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Like the Berlin Wall coming down and the Tiananmen Square massacre, the abolition of apartheid in South Africa was an event that defined the 1990s.

The Rainbow Nation, as it was dubbed by Archbishop Desmond Tutu after desegregation, has come a long way. Since Out Adventures pays the country a visit on our South Africa & Victoria Falls In Style tour, we’ve assembled this primer on the subject. It’s an unfortunate but an unignorable bit of recent history. Please Note: The racial descriptors below can sound callous but are true to the era.

Apartheid didn’t come from thin air

Apartheid – the Afrikaans word for ‘separateness’ – married white supremacy with ever-escalating segregation. The ideology’s defining caste system goes back to the Dutch Empire’s colonization of the area. By 1910, when the Union of South Africa formed, a white minority assumed complete political control while Blacks lost the right to sit in Parliament at all. The minority’s plan was to ship the Blacks off to newly made ‘homelands.’

Then World War Two came and created opportunities for the black population. They migrated to industrial centres for the economic boom. While the workforce was welcome and necessary, the government made zero effort to accommodate the new arrivals. No extra space was created, turning segregated black communities into overpopulated slums.

The frustrated, growing black communities would demand more from the government, but a newly formed National Party convinced white voters integration was bad news: a loss of cultural identity. Integration was also derided for being too Western and liberal. 

The National Party won their first election in 1948 and immediately made apartheid official policy. Their first segregation law would ban mixed marriages. It came into effect the very next year. 

It was part of a hyper-conservative agenda

The National Party banned, among other things, porn and Sunday booze sales. Television was considered a threat to Afrikaans and didn’t land until 1976. The new South Africa was, understandably, also not a great place to be gay or a woman. 

There was geographic upheaval

The forced relocation of 3.5 million non-white South Africans began in 1960. This included new neighbourhoods for Asian and Coloured people. Blacks could only live/work in white areas as servants, but most were shipped to one of ten new tribal homelands and had their South African citizenship revoked. Any white people living in the new homelands also had to move. 

The Sophiatown Eviction

There was obviously no charm to this process. Sophiatown is one ugly but classic example of the eviction process. This was one of the oldest black settlements in Johannesburg. Blacks could own land here, and it featured the only pool for black kids. But on February 9, 1955, heavily armed police stormed the slum. Residents and their belongings were forced onto trucks and shipped 19 km/12 mi away. They called it Soweto, an acronym for South Western Township.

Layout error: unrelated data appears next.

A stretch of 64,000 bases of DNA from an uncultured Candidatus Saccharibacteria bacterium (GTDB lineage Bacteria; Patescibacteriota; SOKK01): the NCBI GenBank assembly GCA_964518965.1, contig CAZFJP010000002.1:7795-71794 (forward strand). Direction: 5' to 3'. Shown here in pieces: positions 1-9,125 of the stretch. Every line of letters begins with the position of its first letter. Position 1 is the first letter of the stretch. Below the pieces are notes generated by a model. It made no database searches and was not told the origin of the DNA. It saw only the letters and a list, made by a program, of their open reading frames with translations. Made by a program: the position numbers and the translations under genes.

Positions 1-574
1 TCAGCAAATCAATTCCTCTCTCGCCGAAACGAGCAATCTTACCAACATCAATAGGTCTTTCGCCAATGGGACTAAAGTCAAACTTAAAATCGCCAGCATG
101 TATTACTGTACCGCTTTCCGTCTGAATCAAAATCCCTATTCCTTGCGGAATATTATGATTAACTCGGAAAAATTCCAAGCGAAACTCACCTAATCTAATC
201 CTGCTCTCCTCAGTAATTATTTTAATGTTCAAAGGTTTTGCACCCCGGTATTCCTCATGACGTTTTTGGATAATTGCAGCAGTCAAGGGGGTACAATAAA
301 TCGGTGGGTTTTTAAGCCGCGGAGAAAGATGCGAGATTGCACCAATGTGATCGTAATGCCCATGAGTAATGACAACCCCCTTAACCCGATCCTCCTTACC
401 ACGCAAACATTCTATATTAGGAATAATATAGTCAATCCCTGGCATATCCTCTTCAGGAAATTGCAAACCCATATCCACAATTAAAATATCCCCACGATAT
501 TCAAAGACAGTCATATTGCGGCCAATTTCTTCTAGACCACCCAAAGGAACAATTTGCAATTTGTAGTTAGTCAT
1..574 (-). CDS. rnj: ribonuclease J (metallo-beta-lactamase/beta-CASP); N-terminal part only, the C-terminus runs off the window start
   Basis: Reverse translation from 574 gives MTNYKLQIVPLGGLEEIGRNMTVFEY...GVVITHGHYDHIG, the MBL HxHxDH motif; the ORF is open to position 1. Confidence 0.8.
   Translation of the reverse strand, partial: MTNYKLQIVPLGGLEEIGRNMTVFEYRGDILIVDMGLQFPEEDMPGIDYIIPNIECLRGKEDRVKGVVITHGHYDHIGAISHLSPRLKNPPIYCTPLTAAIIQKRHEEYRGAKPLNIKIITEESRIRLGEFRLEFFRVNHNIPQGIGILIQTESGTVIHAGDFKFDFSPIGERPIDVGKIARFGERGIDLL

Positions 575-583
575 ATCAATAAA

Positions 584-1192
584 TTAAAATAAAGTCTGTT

Things got even uglier

Black people – understandably – did not embrace their new ‘homes’. Many were shantytowns far from their real homes. Liberty and living conditions would decline while open hostility grew. The worst conflicts came in the late 80s and early 90s. Blacks decided to make their townships ‘ungovernable’ with rent boycotts, militant youth takeovers and mob justice for anybody in cahoots with the government. There were brutal public executions called necklacing: perpetrators had their hands bound with barbed wire, a tire filled with fuel slung around their neck, and were lit on fire to die a slow, brutal death. 

Meanwhile, Whites kept busy grabbing 85% of the country’s useful land. While their population dwindled to 12%. 

Six fellows in Soweto (an acronym for South Western Township) exude warm smiles against an ugly reminder of apartheid’s effect. Photo by Marc Steenbeke.

Apartheid messed with an array of lives

Coloured families were torn apart when immediate relatives were assigned different sub-races. Basic exams, like listening to what language somebody said ‘ouch’ in if pinched, would determine their sub-race. It was arbitrary, and there were strange loopholes: Filipinos were technically Asian but automatically considered ‘Black.’ And Indonesians, also Asian, were always ‘Coloured.’ Then there were immigrants from countries like Japan: they came for professional jobs and were labelled ‘Honorary Whites’ but paid far less while facing various degrees of scorn. 

Gay Nationalists and Black Evangelicals

Identity politics had polarizing consequences for the queer community. Gay Afrikaners, for example, might support gay rights but demand segregation. Others would embrace toxic masculinity and shun effeminate men – this subject is explored in the film Beauty (Skoonheid in Afrikaans).

On the other extreme were black people who demanded equality but spewed maniacal hatred for gay men. This homophobia continues today. In a survey of LGBTQ people, half the black respondents knew somebody that was killed for their sexuality. South Africa was the world’s first country to outlaw discrimination based on sexual orientation, but things still aren’t perfect. 

It may have caused an International political assassination

In 1985, Swedish Prime Minister Olof Palme gave a speech to the Swedish People’s Parliament Against Apartheid. It was attended by sympathetic officials from the African National Congress – the party Nelson Mandela would one day lead. Palme clearly stated, “Apartheid cannot be reformed; it has to be abolished.” A week later, he was shot dead. A former South African police officer alleged he was killed by a South African spy for his support of the ANC.